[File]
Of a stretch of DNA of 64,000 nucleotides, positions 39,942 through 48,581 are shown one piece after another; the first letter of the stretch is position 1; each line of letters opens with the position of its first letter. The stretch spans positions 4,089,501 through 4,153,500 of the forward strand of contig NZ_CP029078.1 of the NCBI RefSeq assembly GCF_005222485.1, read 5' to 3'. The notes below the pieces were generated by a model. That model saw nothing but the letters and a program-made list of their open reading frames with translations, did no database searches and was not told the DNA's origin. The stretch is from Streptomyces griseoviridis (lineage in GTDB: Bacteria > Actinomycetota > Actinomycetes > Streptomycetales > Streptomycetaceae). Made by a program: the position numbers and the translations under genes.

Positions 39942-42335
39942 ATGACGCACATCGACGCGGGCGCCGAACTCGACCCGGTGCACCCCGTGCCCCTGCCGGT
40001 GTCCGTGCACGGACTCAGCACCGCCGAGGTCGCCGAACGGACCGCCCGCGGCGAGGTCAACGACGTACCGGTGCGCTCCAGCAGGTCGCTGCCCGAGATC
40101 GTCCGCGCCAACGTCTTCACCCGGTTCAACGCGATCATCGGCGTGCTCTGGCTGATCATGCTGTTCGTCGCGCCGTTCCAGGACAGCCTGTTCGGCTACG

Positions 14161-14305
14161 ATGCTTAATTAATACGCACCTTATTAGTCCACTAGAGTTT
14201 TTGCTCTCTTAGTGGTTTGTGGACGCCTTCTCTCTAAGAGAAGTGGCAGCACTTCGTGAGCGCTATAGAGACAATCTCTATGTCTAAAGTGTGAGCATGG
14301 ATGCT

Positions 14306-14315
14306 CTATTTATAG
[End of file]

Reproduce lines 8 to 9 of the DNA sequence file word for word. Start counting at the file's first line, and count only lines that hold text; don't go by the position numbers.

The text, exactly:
14201 TTGCTCTCTTAGTGGTTTGTGGACGCCTTCTCTCTAAGAGAAGTGGCAGCACTTCGTGAGCGCTATAGAGACAATCTCTATGTCTAAAGTGTGAGCATGG
14301 ATGCT